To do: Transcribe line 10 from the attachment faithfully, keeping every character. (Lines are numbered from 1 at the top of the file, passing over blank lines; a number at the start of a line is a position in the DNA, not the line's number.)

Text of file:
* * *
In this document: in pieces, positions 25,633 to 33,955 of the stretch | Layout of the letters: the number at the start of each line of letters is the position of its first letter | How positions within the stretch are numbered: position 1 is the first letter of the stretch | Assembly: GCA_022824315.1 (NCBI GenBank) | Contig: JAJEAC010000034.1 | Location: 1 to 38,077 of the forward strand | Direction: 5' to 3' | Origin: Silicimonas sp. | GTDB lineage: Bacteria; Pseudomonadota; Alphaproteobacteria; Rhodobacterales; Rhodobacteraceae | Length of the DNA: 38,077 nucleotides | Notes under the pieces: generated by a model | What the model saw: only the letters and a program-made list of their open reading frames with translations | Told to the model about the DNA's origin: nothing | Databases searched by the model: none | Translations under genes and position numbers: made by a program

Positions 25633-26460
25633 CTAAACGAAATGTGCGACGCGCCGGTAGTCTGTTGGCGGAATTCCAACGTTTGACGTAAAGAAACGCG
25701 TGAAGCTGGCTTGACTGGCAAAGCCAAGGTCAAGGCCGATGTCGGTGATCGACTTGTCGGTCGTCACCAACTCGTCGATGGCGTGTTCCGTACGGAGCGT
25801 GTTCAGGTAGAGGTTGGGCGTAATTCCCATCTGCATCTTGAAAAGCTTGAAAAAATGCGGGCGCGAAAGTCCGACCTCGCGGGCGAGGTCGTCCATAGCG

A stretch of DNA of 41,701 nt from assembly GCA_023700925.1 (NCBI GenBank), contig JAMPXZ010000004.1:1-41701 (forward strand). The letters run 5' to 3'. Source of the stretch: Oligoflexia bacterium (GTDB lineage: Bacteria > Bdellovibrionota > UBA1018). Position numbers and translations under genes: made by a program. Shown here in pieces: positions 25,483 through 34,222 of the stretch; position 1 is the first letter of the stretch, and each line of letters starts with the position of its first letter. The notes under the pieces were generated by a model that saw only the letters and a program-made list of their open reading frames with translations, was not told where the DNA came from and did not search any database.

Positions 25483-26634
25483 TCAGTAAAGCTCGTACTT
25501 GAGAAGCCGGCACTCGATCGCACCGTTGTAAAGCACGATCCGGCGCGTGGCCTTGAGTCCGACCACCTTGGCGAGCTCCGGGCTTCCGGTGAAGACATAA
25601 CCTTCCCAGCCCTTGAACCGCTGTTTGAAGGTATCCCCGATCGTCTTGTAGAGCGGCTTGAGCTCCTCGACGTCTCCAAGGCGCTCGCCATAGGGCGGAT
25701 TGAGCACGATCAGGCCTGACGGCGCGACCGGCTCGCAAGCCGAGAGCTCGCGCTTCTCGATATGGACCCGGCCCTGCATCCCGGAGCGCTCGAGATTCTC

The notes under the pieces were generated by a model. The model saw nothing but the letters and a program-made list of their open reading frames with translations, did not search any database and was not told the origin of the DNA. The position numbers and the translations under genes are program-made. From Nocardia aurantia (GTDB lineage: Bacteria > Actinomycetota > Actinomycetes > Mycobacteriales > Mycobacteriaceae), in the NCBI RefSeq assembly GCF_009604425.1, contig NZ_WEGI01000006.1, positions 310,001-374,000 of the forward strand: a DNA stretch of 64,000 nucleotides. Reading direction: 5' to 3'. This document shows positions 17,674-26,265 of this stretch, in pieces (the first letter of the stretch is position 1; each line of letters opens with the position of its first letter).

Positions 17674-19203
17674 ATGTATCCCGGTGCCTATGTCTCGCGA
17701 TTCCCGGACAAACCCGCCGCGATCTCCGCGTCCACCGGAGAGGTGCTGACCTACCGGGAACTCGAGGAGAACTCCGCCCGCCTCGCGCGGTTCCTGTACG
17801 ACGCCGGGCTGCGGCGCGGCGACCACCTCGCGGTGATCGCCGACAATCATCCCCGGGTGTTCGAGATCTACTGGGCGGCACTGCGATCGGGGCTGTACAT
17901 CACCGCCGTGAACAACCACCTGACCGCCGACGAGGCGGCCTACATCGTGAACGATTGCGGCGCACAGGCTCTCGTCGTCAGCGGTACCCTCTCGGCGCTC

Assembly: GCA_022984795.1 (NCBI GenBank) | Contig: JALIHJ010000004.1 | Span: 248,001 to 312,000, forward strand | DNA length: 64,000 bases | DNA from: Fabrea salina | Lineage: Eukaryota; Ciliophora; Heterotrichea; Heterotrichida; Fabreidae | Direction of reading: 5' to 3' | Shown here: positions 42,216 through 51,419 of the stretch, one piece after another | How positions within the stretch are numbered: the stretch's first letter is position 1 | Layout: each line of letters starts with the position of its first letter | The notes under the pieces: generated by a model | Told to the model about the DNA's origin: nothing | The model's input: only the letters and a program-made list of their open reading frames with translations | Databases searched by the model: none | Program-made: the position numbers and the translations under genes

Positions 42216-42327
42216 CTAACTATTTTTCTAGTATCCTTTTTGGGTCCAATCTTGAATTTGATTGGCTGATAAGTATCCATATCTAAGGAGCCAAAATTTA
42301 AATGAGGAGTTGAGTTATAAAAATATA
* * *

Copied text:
25601 CCTTCCCAGCCCTTGAACCGCTGTTTGAAGGTATCCCCGATCGTCTTGTAGAGCGGCTTGAGCTCCTCGACGTCTCCAAGGCGCTCGCCATAGGGCGGAT